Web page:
Every market needs buyers as well as sellers, and that’s where the rest of us come in. If horse breeders have stopped raising animals that are sound for the long run, it’s because the audience for mature racehorses–like the audience for maturity in general–has vanished. Seabiscuit, over his 89-race career, drew huge crowds season after season. By contrast, this year’s Derby winner, Big Brown, will command the public eye for two months at best, retiring after the Belmont Stakes in June. Provided he lives that long.”


I briefly mentioned Belle Chevre in a post from a few weeks back and feel compelled to talk more about this company today.

I had the opportunity to meet Tasia recently and fell in love with her story, her passion and the Tuscan Chevre that she so kindly left at our studio.

Last night, in a hurry to eat, read books to Maggie and generally manage life with a two-year old, I threw together a dinner from the fridge which was one of the best I have had in awhile. It literally took about 15 minutes and serves 4.


4 handfuls fresh green salad mix from the garden
1 cup cherry tomatoes– our local farm has a greenhouse and already has delicious tomatoes
2 left-over grilled chicken breasts
Tuscan Chevre from Belle Chevre
One-half lemon – juiced
Salt and Pepper

Place jar of Tuscan Chevre in hot tap water to warm. Slice cherry tomatoes in half, lightly salt and set aside. Slice chicken breasts into one-eighth inch strips and set aside. Wash and dry greens.

Fill one-half of a plate with greens and add salted cherry tomatoes. Fan chicken slices on other half of plate. Spoon warmed goat cheese on to top of each slice of chicken centering the cheese on each slice. Remove remainder of goat cheese from jar, leaving oil and place the cheese in bowl to be eaten at the table. Spoon oil & “goodies” from the jar and drizzle over the chicken and cheese slices


Add juice from one-half lemon and pepper to taste to remainder of oil in jar. Close lid and shake. Pour dressing over salad and eat.

Put crackers on the table to enjoy the remainder of your Tuscan Chevre.

*Photograph from Southern Living – April 2008


I first became acquainted with Toni Morrison in 1987 when my childhood friend Wendy sent me a copy of Beloved in the mail. Throughout my life, this book remains one of my favorites. The image of “one off-centered orange square” in a quilt on a bed haunts me from time to time.

Other Morrison stories that I read over and over (and over) again: Sula and Song of Solomon

How can you not love and cherish a woman who has won the Pulitzer and Nobel prizes and recently received the PEN/Borders Literary Service Award?

The current Time Magazine features a reader interview with Ms. Morrison in their “10 Questions” section which reminded me why Toni Morrison continues to be an inspiration and a hero:,8599,1738303,00.html

I love this question and, her answer:

Out of all the novels you’ve written, do you have a favorite?
—Sarah Henderson, Loma Linda, Calif.

No, I always am most deeply impressed with the one that’s going on at the moment.

Her new book, a non-fiction, “collects three decades of Toni Morrison’s writings about her work, her life, literature, and American society:”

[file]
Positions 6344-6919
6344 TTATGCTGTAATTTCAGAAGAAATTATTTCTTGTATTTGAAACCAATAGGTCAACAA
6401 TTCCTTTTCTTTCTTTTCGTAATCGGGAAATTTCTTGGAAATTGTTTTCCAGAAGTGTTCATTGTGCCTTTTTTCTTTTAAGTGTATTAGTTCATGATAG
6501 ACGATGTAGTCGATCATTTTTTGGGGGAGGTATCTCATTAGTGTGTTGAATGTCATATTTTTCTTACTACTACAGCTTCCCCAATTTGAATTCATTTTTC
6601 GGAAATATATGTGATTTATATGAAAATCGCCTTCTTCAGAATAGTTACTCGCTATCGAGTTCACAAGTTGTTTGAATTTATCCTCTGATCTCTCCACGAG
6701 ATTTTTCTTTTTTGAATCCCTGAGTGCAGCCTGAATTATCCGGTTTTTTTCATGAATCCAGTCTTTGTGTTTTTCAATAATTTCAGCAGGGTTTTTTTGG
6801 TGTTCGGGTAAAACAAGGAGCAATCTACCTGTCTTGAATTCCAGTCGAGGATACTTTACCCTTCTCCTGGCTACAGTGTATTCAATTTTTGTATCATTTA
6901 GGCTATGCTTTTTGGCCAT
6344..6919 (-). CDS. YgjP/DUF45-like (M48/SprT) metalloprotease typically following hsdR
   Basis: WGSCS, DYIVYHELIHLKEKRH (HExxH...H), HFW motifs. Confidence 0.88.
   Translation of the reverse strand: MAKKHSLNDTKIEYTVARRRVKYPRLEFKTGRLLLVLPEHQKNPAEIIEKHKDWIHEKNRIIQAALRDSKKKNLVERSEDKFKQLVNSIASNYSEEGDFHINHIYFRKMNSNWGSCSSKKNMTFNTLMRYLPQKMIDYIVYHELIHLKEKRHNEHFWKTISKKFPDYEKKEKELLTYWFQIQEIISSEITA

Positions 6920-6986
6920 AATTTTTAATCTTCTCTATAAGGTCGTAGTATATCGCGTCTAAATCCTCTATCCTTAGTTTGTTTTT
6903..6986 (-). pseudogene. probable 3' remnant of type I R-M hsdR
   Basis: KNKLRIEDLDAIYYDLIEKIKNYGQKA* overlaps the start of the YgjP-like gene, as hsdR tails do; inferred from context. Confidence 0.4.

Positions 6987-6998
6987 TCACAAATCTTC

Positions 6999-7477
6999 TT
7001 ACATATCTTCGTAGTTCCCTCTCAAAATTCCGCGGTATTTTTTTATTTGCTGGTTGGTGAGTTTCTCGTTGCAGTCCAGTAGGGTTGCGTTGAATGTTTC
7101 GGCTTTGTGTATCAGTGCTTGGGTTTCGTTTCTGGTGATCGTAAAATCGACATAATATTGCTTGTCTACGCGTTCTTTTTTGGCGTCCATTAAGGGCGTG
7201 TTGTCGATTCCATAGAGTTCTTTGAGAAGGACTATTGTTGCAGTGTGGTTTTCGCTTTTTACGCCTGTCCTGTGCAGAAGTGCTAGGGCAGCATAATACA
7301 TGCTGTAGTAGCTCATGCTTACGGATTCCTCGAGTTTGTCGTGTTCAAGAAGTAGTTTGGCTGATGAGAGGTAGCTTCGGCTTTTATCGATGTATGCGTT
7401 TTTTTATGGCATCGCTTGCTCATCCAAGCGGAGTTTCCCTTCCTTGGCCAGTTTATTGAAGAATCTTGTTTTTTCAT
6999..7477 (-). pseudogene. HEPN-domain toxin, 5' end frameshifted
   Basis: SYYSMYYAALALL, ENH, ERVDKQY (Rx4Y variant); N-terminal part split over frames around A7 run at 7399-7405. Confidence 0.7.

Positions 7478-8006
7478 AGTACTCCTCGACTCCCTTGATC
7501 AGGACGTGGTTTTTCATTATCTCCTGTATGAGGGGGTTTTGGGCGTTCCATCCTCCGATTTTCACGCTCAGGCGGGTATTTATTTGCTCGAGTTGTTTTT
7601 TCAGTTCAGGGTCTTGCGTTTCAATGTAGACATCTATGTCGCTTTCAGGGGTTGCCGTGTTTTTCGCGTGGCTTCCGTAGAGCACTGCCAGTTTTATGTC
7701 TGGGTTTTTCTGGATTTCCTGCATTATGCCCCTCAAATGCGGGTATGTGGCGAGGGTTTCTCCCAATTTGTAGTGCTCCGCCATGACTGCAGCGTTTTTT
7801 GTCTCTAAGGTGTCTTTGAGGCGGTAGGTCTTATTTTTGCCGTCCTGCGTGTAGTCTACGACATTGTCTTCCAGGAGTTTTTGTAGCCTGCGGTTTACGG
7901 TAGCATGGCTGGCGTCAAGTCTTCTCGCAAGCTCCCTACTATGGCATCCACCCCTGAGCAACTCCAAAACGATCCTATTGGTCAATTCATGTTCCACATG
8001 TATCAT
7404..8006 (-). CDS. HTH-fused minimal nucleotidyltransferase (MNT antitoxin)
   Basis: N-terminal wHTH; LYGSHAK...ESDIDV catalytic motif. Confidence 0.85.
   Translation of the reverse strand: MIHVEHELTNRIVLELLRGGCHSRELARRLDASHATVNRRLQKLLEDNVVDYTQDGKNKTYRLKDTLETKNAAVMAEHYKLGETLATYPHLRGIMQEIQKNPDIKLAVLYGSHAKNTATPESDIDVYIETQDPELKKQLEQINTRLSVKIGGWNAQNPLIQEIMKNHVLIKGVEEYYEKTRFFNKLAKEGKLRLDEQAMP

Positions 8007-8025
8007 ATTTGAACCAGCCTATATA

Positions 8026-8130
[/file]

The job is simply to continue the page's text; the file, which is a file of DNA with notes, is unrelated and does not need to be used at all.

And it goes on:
What Moves at the Margin

Photograph: Gregg Delman for TIME


Recently at Fred Segal in Santa Monica, I had the joy of learning about Memoire Liquide (thanks to Jeannine).

It is an amazing and somewhat overwhelming experience to stand before their counter of hundreds of smells, beautiful little bottles and expert sales staff. I was asked questions about my favorite perfumes: Shalimar, “the flagship perfume of the House of Guerlain,” and about my favorite smells: vanilla and cinnamon, two kitchen staples.

I felt at once exhilarated and terribly intimidated standing at the Memoire Liquide counter. I wanted to smell and try all. I wanted to have the entire day to start over and experiment with building my own scent. I wanted to take the entire counter home. But, truthfully, while I have always been drawn to certain fragrances, I am really not knowledgeable about the bases and ingredients.In December, I was lucky enough to meet Michelle Krell Kydd and discover Glass Petal Smoke. My experience of Memoire Liquide reminded me of my many conversations with Michelle and filled my mind with memories of life. I was suddenly reminded of being a little girl in the bathtub and mixing all sorts of lotions, shampoo and cream to formulate my own “perfume.” I told Michelle that I was once asked if I had to “choose only one sense, which one would it be?” My answer, at that time, was the sense of “smell.” And while I am no expert, I know immediately my likes and dislikes. Michelle introduced me to the Tonka Bean by mailing me my very own with the instructions to” place in a sealed glass jar and smell only after two weeks.”

Thinking of scent always reminds me of the beautiful short story from Anais Nin’s, Delta of Venus, about the lover who lost his love because he changed his scent. I believe that smell is so ingrained into our whole being that such a simple thing can change a person forever. Point in fact: I once broke up with a boyfriend because I woke up one morning unable to bear the way he smelled.

I love this quote:

Memoire Liquide Bespoke Perfumery
Remember….Be Remembered….

Standing before the counter at Memoire Liquide, I finally settled for a beautifully packaged set of 3 scents:

Joie de Vivre
Fleur de Coton

Flower of Cotton indeed.


I am happy to share that, due to overwhelming support of our Alabama Stitch Book, we have just
signed a contract for our follow-up book: Alabama Studio Style.

Published by Stewart Tabori Chang and due on the shelf for spring 2010, you can expect more stories, more projects, more patterns, more techniques and, this time, more recipes. I am looking forward to working again with Robert Rausch, the addition of Angie Mosier to our team and to explore all of the stories and techniques we have collected since finishing Alabama Stitch Book. It was exciting to start writing yesterday. I am inspired to imagine where we will be going, the new stories we will hear, and the people we will meet along the way.

Thank you to Melanie and all the folks at STC for believing in our work.